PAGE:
# Random walk: About

This is just the description bit. For reasons beyond comprehension, but something to do with child/parent HTML element sizes, the walk has to be viewed in a full browser window. So please visit and walk freely.

Just be aware that this is computationally intensive, and it may take a good few seconds to fully render. We generate a large object model within the graphing library we use. You may also be presented with a slow web page warning. Ignore it, or press “Wait”. It probably won’t work though if you’re browsing on a retro Apollo flight computer rebuild.

Our walk consists of 333,335 individual steps, in one of eight compass directions over a 2D plane (drunks do not just wander in lines at right angles). And we use the following right shift (`>>`

) trick to reduce our byte wise entropy consumption by 50%:-

```
// More bandwidth efficient technique for entropy consumption.
for (int i = OFFSET;
i < (OFFSET + NO_VALUES);
i++) {
int compass;
JsonArray newPoint;
compass = Byte.toUnsignedInt(entropy[i]) & 0b111; // 3 lsbits.
newPoint = createRoutePoint(compass);
route.add(newPoint);
compass = Byte.toUnsignedInt(entropy[i]) >> 5; // Other 3 msbits.
newPoint = createRoutePoint(compass);
route.add(newPoint);
}
```

We use an eight point compass like:-

```
// Returns a JSON array consisting of a single point.
private JsonArray createRoutePoint(int compass) {
switch (compass) {
case 0:
x += 1;
break;
case 1:
x -= 1;
break;
case 2:
y += 1;
break;
case 3:
y -= 1;
break;
case 4:
x += 1;
y += 1;
break;
case 5:
x += 1;
y -= 1;
break;
case 6:
x -= 1;
y += 1;
break;
case 7:
x -= 1;
y -= 1;
}
JsonArray pointCoords = new JsonArray();
pointCoords.add(x);
pointCoords.add(y);
return pointCoords;
}
```

Yes, diagonal steps are $ \sqrt{2} $ times longer than those along the two axes. Blah. Remember that cryptography is art, not science. Also be aware that the Null Gamma Device is a **raw entropy source**. It is not a fully fledged TRNG, so it’s output entropy is biased. There is no randomness extractor. The bias is small and hard to notice from the random walks, but it’s there. So it’s kinda an entropy walk in reality, not a true random walk. Scientifically, it’s a biased random walk. But they’re still pretty with their fractal nature, and that’s what’s important.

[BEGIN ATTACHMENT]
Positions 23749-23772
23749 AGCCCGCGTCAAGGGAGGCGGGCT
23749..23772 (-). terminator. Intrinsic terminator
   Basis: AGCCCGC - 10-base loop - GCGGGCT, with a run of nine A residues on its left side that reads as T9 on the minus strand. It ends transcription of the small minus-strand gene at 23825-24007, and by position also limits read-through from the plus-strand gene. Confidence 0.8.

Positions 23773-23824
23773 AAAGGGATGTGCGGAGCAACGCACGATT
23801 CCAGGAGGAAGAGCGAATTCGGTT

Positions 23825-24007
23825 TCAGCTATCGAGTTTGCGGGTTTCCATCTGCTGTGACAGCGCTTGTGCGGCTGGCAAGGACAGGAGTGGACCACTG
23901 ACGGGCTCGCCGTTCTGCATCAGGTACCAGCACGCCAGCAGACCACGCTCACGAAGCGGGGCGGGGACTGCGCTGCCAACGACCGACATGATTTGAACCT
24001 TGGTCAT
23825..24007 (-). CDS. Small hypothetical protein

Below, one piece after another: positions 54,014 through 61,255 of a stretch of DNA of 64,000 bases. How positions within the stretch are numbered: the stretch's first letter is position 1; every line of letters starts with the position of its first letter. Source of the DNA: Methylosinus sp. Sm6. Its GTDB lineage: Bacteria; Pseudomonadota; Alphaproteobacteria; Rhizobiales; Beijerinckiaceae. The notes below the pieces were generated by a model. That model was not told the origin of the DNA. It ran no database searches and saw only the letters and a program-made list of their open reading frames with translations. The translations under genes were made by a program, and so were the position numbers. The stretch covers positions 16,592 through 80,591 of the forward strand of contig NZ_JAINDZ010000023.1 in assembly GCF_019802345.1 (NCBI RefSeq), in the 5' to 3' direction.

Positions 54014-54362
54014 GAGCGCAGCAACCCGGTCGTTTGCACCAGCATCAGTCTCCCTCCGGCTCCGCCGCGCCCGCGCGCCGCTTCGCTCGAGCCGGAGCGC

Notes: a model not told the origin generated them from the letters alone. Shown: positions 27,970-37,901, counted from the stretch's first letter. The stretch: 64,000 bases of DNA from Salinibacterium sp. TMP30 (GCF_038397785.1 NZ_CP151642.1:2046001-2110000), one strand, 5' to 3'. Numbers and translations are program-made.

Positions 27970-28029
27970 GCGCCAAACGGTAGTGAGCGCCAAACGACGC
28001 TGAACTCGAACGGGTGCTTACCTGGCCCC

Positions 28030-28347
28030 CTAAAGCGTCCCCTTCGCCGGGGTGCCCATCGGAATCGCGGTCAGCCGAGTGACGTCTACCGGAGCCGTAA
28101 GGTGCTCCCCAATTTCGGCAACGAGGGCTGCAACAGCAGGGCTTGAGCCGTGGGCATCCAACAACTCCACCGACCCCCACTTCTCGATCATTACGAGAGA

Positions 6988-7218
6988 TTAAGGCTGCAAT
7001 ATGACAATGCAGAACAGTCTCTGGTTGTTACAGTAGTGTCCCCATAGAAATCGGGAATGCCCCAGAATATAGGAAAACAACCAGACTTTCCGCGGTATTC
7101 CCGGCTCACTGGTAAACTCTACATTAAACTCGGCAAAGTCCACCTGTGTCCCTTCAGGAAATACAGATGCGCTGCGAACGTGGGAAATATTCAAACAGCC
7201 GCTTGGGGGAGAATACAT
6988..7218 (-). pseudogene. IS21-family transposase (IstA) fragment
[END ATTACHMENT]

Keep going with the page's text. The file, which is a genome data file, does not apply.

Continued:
And dwell on this: These walks are built from $\approx 1,000,000$ bits of truly random information, which is their approximate Kolmogorov complexity[1]. It’s a little less in reality as the entropy is biased, and thus ever so slightly compressible. If you kept looking at these images till the end of time, you’ll never see a repeat. Never, ever. Each one is absolutely unique. In terms of actual numbers, there are this many (approximately) possible wiggly variations of our walk:-

$$ \Large 10^{10^{5.479}} \text{ or } 9.9 \times 10^{301,029} $$

Or $ \approx 3.1 \times 10^{18,762} $ times the odds against a monkey typing Hamlet $(\approx 3.2×10^{282,303})$. Compare that to the $ \approx 10^{80} $ (100 quinvigintillion) atoms in the observable universe. Something that budding Entropists and Crypto-magés will feel very tingly about.

^{© J.K. Riki (perhaps).}

Notes:-

[1] It is mathematically impossible to accurately measure the Kolmogorov complexity of a set. So we hardly ever see what Kolmogorov complexity looks like. Until now. In the case of our walks, we do not need to measure their complexity a posteriori. We know their complexity because we construct them with a fixed amount of truly random (and hence very much incompressible) entropy. Therefore we know that approximately one million bits of entropy looks like this.